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Hamilton committee approves distribution plan for menstrual products for women in need

The annual operating cost would be close to $23 million per year, an increase of about $3 million, or 15 per cent.
The annual operating cost would be close to $23 million per year, an increase of about $3 million, or 15 per cent. Global News

A 12-month pilot project, aimed at making menstrual products available for women in need in Hamilton, has received initial approval at city hall.

Members of the healthy and safe communities committee on Thursday afternoon voted 5-0 in favour of a two-pronged approach.

READ MORE: Hamilton moves to provide menstrual products to low-income residents

Menstrual products will be made available in women’s and universal washrooms within five recreation centres and the city will partner with Hamilton Food Share and local food banks to distribute the products through their network.

Coun. Sam Merulla said the pilot achieves their goal by focusing in on “those that need it the most.”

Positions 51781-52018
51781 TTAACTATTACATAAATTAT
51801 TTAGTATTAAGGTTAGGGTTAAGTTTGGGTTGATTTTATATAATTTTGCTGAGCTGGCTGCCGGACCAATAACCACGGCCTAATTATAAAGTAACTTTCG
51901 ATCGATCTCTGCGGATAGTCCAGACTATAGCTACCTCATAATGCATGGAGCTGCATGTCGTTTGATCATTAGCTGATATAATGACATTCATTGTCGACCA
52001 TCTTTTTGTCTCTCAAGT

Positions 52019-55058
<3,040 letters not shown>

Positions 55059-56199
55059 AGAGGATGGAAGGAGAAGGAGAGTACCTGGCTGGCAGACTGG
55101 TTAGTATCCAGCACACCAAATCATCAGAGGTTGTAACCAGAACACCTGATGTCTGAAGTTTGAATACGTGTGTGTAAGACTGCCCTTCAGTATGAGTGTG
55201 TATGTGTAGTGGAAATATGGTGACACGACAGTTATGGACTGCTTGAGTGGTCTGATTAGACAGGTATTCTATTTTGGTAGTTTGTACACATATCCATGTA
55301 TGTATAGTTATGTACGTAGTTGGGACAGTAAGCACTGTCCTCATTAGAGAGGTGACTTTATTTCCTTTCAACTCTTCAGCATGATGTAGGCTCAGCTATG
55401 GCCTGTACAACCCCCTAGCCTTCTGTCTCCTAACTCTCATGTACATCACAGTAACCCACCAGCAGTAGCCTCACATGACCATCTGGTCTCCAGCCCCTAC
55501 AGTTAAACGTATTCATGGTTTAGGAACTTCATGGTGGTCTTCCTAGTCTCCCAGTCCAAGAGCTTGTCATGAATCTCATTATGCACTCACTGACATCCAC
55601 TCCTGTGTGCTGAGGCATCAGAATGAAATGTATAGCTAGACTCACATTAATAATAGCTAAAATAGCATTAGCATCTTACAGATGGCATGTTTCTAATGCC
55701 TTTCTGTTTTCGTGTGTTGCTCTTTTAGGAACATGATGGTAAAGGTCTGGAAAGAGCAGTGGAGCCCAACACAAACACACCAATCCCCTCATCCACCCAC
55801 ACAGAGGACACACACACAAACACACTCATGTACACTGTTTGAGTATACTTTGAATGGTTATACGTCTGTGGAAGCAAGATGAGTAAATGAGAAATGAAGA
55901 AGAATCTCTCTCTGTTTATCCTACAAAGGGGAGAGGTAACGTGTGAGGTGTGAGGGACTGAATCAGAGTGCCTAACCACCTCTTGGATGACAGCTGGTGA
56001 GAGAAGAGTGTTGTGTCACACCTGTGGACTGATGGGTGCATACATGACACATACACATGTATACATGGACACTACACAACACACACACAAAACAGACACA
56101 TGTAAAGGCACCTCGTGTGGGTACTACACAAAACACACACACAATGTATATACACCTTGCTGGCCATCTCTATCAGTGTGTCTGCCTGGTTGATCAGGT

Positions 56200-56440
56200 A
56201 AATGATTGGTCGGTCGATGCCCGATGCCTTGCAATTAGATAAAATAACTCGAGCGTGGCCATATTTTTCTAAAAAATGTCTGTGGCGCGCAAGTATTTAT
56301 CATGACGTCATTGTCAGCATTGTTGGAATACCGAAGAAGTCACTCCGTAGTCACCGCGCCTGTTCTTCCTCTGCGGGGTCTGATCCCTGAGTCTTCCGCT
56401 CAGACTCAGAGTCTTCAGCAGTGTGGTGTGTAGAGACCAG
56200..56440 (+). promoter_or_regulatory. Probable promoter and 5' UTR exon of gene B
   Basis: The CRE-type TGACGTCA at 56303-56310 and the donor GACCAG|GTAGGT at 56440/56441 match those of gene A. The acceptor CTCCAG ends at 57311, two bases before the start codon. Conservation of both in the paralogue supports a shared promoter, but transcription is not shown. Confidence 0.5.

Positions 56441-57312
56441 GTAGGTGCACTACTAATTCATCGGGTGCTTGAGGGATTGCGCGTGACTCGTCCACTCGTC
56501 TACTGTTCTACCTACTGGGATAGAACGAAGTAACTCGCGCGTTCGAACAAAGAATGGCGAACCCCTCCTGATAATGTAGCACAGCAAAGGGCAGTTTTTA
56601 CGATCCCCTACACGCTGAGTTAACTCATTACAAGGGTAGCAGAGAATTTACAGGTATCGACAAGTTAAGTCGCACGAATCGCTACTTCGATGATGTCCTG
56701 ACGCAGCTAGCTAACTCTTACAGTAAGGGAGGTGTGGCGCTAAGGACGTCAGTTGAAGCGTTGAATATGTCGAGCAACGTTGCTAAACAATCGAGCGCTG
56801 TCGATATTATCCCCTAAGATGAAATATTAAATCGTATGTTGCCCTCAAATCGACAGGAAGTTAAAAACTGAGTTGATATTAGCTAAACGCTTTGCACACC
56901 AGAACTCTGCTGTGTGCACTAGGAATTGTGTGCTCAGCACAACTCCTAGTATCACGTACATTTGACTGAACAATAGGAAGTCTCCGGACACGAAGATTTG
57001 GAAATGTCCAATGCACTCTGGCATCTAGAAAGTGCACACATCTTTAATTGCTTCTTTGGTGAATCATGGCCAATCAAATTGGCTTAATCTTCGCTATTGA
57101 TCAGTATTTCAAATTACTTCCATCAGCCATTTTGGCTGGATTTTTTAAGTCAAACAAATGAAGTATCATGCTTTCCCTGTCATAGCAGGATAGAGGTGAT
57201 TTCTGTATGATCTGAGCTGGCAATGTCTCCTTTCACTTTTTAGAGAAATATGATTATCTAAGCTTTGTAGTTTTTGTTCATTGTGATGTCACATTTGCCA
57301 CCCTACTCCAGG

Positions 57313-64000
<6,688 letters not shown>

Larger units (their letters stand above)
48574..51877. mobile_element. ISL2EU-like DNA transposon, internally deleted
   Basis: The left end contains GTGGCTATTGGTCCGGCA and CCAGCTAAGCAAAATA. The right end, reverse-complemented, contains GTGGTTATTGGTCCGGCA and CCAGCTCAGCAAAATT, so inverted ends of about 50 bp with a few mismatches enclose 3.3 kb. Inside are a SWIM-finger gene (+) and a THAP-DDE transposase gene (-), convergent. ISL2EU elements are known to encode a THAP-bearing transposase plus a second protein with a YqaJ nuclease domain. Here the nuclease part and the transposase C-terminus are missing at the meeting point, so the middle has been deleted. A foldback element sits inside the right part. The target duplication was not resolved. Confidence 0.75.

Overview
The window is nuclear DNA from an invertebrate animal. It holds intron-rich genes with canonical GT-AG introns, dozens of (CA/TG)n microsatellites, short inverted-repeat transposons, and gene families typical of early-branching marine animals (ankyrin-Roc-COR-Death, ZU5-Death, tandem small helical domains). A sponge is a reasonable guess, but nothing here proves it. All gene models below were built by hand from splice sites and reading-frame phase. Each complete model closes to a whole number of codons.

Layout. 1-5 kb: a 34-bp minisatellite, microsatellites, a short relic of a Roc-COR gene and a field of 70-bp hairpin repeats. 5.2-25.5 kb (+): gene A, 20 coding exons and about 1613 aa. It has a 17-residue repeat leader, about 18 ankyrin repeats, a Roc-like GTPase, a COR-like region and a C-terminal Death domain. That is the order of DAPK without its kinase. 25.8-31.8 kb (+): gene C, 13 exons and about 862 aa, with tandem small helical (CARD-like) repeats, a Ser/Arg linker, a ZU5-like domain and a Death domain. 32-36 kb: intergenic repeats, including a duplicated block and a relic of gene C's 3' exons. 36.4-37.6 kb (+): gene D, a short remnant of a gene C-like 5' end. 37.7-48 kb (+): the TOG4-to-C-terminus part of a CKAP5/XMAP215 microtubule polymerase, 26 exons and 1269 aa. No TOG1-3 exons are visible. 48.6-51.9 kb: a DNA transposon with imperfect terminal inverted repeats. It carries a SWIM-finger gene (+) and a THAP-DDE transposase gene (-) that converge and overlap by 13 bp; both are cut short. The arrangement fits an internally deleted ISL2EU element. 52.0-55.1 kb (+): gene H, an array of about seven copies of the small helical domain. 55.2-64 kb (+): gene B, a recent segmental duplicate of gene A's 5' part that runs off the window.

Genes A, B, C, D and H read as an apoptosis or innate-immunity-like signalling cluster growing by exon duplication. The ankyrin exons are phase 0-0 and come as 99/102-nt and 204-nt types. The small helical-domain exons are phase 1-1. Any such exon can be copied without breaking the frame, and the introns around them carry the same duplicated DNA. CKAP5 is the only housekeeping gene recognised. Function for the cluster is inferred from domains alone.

A staff report estimates the cost of the pilot project at $121,000. It still needs final approval at next week’s meeting of Hamilton City Council.

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READ MORE: One-third of young Canadian women can’t afford menstrual products, report finds

The healthy and safe communities committee has also been briefed about a pending shakeup within Hamilton’s emergency shelter system.

Paul Johnson, the city’s general manager of healthy and safe communities, says the Native Women’s Centre has announced its intention to stop operating 15 beds at its West Mountain location as soon as June 30.

READ MORE: Hamilton homeless shelter co-workers share $1 million lottery prize

Johnson says “it’s a decision of the organization to focus on other parts of their work”. He adds that it affects only the 15 beds that it operates “in conjunction with funding provided by the City of Hamilton.”

Johnson adds that a transition plan is being developed and he stresses that the city’s funding will be reallocated within the system ensuring no loss of shelter beds at the end of the process.

 

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